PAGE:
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Home » Archive » 2019

TDK conference 2019

Occurrence of meticillin-resistant Staphylococcus aureus of milk origin in Hungary and characterisation of the strains
Noszály Zsófia - year 5
University of Veterinary Medicine Budapest, Department of Pathology
Supervisor: Albert Ervin

Abstract:

Staphylococcus aureus (SA) causes an array of infections in humans and in economically important livestock animals. At the same time SA mastitis is a major economic burden on the global dairy industry. Since first documented in 1972, livestock associated (LA-)MRSA of clinical and subclinical mastitis origin has been reported from numerous countries across Europe. Some genetic variants of MRSA have the potential to switch host species and colonise or even cause infection in the new host. As MRSA may also enter the food-chain and sporadically can be isolated from retail dairy products, consequently – depending on the genotype – it poses risk to human health as well. Due to lack of data, the occurrence and risk of LA-MRSA of dairy origin in Hungary can only be assumed.

To elucidate prevalence and genetic variability of MRSA in dairy production, we performed both retrospective and prospective investigations in the frame of a recently started monitoring programme. First, we analysed the conserved bovine MRSA isolates of the Veterinary Diagnostic Directorate (VDD), Budapest from the past 15 years. Secondly, we screened 455 individual SA isolates of milk origin by PCR between July 2017 and July 2018 provided by two milk-hygiene laboratories. Detailed characterisation of both conserved and newly recovered MRSA isolates was carried out by means of selected molecular biological methods (spa-typing, MLST, SCCmec-typing) and by antimicrobial susceptibility testing. Results were evaluated regarding the supplementary data of the isolates.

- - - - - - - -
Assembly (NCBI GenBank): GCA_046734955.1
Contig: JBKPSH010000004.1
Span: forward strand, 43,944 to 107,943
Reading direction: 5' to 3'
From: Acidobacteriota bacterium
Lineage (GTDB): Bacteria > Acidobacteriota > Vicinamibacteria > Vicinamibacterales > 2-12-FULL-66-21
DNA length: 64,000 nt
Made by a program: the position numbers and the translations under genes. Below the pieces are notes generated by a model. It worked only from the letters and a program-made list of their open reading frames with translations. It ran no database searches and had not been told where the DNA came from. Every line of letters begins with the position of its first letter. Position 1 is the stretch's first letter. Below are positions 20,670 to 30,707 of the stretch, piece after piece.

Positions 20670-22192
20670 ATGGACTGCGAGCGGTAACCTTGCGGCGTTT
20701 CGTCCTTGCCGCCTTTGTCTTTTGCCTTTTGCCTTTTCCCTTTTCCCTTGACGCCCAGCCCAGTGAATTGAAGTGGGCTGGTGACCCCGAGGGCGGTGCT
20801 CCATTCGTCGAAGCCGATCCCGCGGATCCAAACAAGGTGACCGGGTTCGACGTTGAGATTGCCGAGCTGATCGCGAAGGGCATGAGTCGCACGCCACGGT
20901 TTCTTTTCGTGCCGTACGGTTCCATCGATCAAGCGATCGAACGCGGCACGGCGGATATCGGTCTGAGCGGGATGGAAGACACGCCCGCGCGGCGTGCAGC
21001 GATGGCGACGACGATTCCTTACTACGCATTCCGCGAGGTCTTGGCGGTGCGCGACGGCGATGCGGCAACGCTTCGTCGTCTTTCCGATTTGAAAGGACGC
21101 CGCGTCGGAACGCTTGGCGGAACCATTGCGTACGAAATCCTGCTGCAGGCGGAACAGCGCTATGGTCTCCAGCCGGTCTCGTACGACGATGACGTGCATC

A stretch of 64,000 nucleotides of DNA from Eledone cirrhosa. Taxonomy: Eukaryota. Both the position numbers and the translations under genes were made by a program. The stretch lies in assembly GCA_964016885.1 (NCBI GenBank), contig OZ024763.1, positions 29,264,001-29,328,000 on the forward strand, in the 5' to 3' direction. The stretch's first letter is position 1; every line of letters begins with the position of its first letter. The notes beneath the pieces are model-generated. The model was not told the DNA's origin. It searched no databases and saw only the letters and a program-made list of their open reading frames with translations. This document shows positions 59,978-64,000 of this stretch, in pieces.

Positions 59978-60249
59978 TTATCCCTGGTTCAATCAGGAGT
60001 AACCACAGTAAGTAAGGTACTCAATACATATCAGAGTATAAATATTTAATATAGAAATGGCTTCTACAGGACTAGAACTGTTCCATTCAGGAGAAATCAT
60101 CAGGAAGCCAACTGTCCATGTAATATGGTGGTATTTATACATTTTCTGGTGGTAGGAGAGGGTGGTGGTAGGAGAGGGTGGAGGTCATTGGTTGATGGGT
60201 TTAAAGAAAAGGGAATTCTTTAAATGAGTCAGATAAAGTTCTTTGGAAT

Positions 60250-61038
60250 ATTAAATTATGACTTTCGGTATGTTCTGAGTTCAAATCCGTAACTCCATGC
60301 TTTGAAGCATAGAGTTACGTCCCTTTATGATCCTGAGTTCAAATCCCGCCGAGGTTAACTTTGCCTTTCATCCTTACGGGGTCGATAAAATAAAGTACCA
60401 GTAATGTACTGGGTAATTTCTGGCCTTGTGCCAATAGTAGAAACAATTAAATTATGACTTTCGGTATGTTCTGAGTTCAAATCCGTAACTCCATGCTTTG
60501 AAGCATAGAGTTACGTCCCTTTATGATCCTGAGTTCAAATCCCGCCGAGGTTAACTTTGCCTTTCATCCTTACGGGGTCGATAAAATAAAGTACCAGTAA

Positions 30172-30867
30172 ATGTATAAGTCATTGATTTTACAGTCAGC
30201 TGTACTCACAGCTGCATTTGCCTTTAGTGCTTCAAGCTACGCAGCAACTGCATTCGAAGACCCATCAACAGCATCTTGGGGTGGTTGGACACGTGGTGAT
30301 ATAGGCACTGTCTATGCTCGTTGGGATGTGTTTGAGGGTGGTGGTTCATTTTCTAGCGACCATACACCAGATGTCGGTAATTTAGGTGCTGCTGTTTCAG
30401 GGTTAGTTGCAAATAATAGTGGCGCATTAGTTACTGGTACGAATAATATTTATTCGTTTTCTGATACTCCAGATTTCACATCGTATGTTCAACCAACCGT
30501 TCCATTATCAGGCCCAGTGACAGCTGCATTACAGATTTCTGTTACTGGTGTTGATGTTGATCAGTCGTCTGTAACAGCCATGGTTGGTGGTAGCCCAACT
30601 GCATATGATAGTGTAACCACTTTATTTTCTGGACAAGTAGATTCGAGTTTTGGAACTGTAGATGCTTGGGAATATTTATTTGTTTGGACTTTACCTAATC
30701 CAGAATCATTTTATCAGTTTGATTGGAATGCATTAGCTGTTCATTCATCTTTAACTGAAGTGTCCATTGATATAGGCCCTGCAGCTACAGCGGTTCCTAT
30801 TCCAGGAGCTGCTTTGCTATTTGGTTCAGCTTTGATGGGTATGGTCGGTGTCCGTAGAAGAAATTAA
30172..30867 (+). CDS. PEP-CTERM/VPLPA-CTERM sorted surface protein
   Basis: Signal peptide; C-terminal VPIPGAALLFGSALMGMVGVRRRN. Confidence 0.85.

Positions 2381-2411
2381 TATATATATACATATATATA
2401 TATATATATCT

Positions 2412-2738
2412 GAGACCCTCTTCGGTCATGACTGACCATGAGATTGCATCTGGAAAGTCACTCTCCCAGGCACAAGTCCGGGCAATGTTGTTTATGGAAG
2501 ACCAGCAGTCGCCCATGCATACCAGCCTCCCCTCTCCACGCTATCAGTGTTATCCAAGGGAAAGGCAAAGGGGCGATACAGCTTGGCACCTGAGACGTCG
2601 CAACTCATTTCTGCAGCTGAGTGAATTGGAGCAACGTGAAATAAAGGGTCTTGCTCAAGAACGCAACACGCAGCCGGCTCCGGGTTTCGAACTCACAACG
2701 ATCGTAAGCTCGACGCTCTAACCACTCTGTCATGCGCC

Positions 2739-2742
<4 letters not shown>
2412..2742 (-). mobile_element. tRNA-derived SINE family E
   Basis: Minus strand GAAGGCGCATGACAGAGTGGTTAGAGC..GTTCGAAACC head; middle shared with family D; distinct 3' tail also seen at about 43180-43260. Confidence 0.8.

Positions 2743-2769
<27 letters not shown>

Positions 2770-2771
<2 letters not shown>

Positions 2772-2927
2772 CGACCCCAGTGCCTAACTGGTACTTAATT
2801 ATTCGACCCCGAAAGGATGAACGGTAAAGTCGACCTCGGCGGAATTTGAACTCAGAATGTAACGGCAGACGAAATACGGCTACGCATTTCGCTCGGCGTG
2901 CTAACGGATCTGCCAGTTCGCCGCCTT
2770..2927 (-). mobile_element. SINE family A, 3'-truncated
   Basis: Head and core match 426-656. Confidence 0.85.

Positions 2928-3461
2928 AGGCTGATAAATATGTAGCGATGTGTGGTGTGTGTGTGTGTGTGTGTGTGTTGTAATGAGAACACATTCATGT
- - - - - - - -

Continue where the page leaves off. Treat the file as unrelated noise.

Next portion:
Between 2003 and 2018 overall 26 MRSA strains originating from 10 dairy farms have been deposited in the culture collection of the VDD. In case of two farms, isolates of the ST1-t127-IV genotype occurred several times causing subclinical mastitis outbreaks. From other farms variable genotypes were registered sporadically. The screening of 455 individual SA isolates originating from 33 dairy farms resulted in only 4 MRSA strains. The 4 strains originated from 3 farms and all of them belonged to the ST398 sequence type. Resistance to ciprofloxacin, clindamycin, streptomycin and tetracycline is common among the examined isolates, while phenotypic resistance to different antimicrobials of human medical interest seems to be rare.

Although MRSA of milk origin has appeared to be sporadic in Hungary in the past 15 years, some cases raise the possibility of mastitis outbreaks caused by specific genotypes of the pathogen. At the same time genotypes with low host specificity, like ST1 and ST398 may also occur and, according to previous reports, they can colonise humans as well, posing occupational hazard to dairy workers and veterinarians. The wide spectrum of antimicrobial resistance in most of the examined MRSA strains of milk origin highlights the role of animal breeding as a possible source of microbial resistance genes.



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